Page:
Summing up the results of a turbulent year
At its annual award ceremony, our sister publication The Art Newspaper Russia found many reasons to celebrate.
The annual Art Newspaper Russia Award was held in Moscow on Tuesday, March 16. Established nine years ago by Inna Bazhenova, owner of The Art Newspaper, the ceremony spotlights achievements in Russian art and culture. The awards cover more conventional, as well as less-established categories, like art restoration. The evening, which traditionally has proved to be a festive occasion for Russia’s art glitterati to honour the year’s triumphs, also achieved what I consider to be the biggest challenge of 2021: there was not a single instance of video conferencing! Nevertheless, in her welcome remarks, Milena Orlova, editor-in-chief of The Art Newspaper Russia, described 2020 as “catastrophic for the art world and our personal lives”. Although the achievements of all the nominees offered a reminder that despite unprecedented social, economic and political struggles, art has and will go on.
Winners were announced between musical and theatrical interludes by Opensound Orchestra, actors Kseniya Rappoport and Maria Lapshina; vocalists Nadezhda Pavlova and Ivan Gyngazov; as well as composer and traditional throat singer Radik Tulush. The ‘Book of the Year’ was awarded to art historian Nataliya Semenova for her three biographies on Russia’s outstanding pre-revolutionary collectors Sergei Shchukin, Ivan Morozov and Ilya Ostroukhov. ‘Restoration of the Year’ went to the firm Artstroitekhnologiya for its reconstruction of the Stalinist architectural monument North River Station in Moscow and its surrounding park and embankment. The St. Petersburg Manege received the prize for ‘Museum of the Year’, whose work director Pavel Prigara described as “seeking new meaning” in even “seemingly retrospective projects”. ‘Exhibition of the Year’ went to ‘We Treasure Our Lucid Dreams’ at the Garage Museum of Contemporary Art and curators Andrei Misiano and Ekaterina Inozemtseva for their remarkable exploration of esotericism in twentieth-century Russian art. Beaming gracious energy, philanthropists Irina and Anatoly Sedykh received the ‘Personal Contribution’ Award for spearheading and supporting a public art revolution in the industrial city Vyksa.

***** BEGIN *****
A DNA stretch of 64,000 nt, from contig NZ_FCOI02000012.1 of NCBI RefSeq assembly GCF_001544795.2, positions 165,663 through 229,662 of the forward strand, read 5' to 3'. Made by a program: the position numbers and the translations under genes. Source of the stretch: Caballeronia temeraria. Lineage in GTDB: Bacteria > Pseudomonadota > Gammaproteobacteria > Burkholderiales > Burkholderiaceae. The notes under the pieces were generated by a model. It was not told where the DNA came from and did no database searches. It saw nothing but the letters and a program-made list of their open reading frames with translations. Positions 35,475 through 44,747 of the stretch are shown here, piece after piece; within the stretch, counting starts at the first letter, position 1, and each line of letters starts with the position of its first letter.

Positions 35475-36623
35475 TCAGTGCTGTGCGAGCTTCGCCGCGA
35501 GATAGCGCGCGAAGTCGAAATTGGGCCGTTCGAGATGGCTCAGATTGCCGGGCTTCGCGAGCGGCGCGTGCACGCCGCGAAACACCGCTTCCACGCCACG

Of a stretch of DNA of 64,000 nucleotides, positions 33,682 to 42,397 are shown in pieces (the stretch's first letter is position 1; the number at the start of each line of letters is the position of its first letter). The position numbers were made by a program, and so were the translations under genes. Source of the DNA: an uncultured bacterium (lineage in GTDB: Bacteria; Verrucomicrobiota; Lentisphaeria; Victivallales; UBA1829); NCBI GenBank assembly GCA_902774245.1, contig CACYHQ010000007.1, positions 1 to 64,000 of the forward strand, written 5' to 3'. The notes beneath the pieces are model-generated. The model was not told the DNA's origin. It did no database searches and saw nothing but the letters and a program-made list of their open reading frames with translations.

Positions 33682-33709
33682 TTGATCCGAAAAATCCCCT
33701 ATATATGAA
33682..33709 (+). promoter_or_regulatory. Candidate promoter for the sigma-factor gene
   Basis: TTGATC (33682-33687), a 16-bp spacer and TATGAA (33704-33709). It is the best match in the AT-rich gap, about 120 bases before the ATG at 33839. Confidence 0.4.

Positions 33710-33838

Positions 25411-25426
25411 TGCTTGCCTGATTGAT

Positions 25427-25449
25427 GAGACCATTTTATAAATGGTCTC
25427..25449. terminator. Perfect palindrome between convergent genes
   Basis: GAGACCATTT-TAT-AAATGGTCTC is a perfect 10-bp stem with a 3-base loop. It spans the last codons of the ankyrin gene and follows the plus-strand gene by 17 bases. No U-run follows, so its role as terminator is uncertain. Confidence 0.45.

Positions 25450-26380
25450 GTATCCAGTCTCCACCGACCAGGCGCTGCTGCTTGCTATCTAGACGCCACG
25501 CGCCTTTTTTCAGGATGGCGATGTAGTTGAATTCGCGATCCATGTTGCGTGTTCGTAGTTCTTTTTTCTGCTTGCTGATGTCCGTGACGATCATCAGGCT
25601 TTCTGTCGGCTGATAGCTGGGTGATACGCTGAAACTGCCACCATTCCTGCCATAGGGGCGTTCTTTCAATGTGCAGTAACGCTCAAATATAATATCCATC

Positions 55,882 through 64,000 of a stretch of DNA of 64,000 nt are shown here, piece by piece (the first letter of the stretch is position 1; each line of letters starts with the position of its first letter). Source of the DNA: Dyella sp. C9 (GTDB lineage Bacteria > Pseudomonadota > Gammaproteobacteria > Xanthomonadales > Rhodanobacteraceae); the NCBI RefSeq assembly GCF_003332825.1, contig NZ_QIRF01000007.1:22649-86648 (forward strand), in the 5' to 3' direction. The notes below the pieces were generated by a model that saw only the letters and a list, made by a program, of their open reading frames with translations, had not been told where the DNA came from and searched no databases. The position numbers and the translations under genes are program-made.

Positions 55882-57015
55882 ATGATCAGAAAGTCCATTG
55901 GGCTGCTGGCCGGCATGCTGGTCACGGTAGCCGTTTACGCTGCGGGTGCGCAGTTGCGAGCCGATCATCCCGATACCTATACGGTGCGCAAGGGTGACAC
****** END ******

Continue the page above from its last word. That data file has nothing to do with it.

Some of the presenters used the opportunity to point to realities outside the celebratory gloss of the ceremony. While introducing ‘Restoration of the Year’, Architect Evgeny Asse made no secret of his preference for pre-Stalinist modernism and by default, the competing Narkomfin Building. Writer and journalist Mikhail Zygar’s comments were among the night’s highlights. He praised the art community for its collective success in battling the pandemic, while nevertheless addressing the waves of political protest that have recently rocked the country. “The members of our artistic community who are fighting for human dignity, for freedom—they are all already victors,” he said.